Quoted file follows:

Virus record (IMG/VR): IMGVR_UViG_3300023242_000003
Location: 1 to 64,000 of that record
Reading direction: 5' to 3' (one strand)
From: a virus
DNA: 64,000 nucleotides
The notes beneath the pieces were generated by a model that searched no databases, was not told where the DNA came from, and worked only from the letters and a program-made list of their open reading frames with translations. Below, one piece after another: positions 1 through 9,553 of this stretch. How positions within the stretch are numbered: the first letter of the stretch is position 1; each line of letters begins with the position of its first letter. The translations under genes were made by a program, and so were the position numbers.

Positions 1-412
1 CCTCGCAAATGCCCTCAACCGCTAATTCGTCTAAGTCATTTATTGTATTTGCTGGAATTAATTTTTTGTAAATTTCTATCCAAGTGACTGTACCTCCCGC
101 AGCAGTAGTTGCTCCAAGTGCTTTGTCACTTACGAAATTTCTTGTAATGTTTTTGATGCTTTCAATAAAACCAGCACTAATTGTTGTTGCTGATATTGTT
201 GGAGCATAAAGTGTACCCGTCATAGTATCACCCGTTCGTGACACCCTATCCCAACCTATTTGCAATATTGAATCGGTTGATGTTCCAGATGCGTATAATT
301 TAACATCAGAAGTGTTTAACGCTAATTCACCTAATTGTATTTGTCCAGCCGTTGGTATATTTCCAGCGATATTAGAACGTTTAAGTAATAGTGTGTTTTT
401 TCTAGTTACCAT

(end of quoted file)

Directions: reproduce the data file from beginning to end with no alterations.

Virus record (IMG/VR): IMGVR_UViG_3300023242_000003
Location: 1 to 64,000 of that record
Reading direction: 5' to 3' (one strand)
From: a virus
DNA: 64,000 nucleotides
The notes beneath the pieces were generated by a model that searched no databases, was not told where the DNA came from, and worked only from the letters and a program-made list of their open reading frames with translations. Below, one piece after another: positions 1 through 9,553 of this stretch. How positions within the stretch are numbered: the first letter of the stretch is position 1; each line of letters begins with the position of its first letter. The translations under genes were made by a program, and so were the position numbers.

Positions 1-412
1 CCTCGCAAATGCCCTCAACCGCTAATTCGTCTAAGTCATTTATTGTATTTGCTGGAATTAATTTTTTGTAAATTTCTATCCAAGTGACTGTACCTCCCGC
101 AGCAGTAGTTGCTCCAAGTGCTTTGTCACTTACGAAATTTCTTGTAATGTTTTTGATGCTTTCAATAAAACCAGCACTAATTGTTGTTGCTGATATTGTT
201 GGAGCATAAAGTGTACCCGTCATAGTATCACCCGTTCGTGACACCCTATCCCAACCTATTTGCAATATTGAATCGGTTGATGTTCCAGATGCGTATAATT
301 TAACATCAGAAGTGTTTAACGCTAATTCACCTAATTGTATTTGTCCAGCCGTTGGTATATTTCCAGCGATATTAGAACGTTTAAGTAATAGTGTGTTTTT
401 TCTAGTTACCAT